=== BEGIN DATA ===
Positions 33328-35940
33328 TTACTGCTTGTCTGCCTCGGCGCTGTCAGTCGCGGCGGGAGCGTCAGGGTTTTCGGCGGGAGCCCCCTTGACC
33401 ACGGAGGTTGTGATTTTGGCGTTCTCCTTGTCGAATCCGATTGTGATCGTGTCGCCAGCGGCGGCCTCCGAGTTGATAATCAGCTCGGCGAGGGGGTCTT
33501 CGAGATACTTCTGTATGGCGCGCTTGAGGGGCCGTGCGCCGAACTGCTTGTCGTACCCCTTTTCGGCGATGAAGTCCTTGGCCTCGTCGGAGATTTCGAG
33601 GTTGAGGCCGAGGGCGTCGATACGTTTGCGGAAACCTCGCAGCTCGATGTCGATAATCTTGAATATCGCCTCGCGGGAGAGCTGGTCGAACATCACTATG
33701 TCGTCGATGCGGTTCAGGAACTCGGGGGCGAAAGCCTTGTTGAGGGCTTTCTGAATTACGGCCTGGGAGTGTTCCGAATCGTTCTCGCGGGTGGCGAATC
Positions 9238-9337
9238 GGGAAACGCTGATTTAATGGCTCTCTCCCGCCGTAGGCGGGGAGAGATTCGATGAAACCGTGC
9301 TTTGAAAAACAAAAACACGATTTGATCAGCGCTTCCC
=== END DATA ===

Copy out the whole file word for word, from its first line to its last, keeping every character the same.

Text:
Positions 33328-35940
33328 TTACTGCTTGTCTGCCTCGGCGCTGTCAGTCGCGGCGGGAGCGTCAGGGTTTTCGGCGGGAGCCCCCTTGACC
33401 ACGGAGGTTGTGATTTTGGCGTTCTCCTTGTCGAATCCGATTGTGATCGTGTCGCCAGCGGCGGCCTCCGAGTTGATAATCAGCTCGGCGAGGGGGTCTT
33501 CGAGATACTTCTGTATGGCGCGCTTGAGGGGCCGTGCGCCGAACTGCTTGTCGTACCCCTTTTCGGCGATGAAGTCCTTGGCCTCGTCGGAGATTTCGAG
33601 GTTGAGGCCGAGGGCGTCGATACGTTTGCGGAAACCTCGCAGCTCGATGTCGATAATCTTGAATATCGCCTCGCGGGAGAGCTGGTCGAACATCACTATG
33701 TCGTCGATGCGGTTCAGGAACTCGGGGGCGAAAGCCTTGTTGAGGGCTTTCTGAATTACGGCCTGGGAGTGTTCCGAATCGTTCTCGCGGGTGGCGAATC
Positions 9238-9337
9238 GGGAAACGCTGATTTAATGGCTCTCTCCCGCCGTAGGCGGGGAGAGATTCGATGAAACCGTGC
9301 TTTGAAAAACAAAAACACGATTTGATCAGCGCTTCCC